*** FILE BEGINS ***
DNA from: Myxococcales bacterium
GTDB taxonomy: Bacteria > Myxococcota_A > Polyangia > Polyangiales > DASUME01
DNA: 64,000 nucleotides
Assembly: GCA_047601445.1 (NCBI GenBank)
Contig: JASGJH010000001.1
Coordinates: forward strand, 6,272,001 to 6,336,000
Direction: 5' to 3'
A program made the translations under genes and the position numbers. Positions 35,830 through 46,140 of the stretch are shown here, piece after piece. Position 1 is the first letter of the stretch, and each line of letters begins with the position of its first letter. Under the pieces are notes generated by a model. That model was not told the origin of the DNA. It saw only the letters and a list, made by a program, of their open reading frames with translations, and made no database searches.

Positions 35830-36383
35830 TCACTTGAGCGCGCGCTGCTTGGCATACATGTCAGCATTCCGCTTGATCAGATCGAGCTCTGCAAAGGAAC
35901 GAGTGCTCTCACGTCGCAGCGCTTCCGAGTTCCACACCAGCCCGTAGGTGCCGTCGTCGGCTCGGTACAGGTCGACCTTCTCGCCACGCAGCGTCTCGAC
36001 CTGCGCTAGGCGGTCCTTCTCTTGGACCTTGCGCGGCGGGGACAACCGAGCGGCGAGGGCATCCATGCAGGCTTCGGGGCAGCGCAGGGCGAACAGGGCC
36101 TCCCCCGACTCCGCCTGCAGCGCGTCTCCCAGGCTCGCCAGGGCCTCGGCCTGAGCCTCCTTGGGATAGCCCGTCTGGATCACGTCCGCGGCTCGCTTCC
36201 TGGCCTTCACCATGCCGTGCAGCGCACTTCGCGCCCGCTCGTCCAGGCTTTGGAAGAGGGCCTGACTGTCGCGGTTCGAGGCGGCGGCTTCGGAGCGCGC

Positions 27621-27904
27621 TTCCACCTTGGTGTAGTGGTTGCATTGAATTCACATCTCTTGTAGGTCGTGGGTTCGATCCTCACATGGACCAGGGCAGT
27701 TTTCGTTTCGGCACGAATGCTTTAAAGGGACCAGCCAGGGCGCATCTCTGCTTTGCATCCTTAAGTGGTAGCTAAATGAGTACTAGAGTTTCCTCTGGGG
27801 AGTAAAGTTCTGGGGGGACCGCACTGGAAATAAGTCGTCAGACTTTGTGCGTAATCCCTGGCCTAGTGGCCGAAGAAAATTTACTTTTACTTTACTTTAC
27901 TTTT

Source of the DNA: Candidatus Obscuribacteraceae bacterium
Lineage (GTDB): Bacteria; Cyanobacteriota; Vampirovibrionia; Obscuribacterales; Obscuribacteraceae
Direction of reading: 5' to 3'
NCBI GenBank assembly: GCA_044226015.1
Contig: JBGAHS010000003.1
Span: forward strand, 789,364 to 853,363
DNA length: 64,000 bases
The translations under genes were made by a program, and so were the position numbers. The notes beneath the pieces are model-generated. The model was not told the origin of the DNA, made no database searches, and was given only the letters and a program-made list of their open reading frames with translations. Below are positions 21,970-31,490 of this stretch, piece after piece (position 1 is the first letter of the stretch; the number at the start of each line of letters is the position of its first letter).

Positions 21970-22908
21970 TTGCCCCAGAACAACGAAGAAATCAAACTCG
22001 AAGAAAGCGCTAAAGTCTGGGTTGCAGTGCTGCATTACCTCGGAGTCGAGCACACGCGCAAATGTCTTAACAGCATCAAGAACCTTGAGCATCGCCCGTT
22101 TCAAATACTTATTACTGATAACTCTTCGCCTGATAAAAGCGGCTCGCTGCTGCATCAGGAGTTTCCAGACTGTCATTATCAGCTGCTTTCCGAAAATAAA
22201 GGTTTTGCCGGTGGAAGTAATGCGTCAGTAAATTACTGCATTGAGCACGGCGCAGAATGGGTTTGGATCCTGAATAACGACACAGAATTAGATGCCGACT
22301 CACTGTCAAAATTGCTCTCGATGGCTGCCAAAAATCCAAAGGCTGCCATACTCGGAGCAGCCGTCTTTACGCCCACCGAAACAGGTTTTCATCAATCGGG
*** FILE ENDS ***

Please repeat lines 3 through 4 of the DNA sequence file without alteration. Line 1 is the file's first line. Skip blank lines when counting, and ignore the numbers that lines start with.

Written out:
DNA: 64,000 nucleotides
Assembly: GCA_047601445.1 (NCBI GenBank)